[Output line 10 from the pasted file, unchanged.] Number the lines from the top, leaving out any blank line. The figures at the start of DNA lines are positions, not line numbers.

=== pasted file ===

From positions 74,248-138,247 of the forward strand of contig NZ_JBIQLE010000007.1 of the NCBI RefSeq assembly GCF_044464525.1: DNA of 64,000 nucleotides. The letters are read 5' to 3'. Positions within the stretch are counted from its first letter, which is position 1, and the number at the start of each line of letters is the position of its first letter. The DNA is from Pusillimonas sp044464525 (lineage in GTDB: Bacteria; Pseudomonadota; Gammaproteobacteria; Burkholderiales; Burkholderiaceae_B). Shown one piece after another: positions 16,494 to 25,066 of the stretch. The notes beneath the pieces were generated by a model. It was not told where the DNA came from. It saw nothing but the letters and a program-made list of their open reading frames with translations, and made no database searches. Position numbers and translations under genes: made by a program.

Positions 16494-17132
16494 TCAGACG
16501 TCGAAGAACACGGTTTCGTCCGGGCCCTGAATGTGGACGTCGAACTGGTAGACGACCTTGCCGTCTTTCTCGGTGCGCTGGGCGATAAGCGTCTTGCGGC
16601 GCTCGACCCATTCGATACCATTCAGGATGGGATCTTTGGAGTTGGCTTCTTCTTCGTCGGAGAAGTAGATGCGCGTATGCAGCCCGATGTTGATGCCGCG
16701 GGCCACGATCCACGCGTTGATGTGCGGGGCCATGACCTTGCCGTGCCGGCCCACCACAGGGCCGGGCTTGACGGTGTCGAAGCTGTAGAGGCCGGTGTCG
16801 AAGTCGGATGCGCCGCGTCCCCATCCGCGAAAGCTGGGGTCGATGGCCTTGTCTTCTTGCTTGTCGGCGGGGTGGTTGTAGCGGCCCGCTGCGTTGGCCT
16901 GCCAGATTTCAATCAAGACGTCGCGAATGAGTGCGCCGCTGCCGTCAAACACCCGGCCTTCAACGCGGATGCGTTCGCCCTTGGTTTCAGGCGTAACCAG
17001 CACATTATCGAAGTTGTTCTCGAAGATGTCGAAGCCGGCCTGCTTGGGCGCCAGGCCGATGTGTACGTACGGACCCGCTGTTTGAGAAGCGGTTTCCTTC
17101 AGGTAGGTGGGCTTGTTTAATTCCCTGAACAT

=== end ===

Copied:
17101 AGGTAGGTGGGCTTGTTTAATTCCCTGAACAT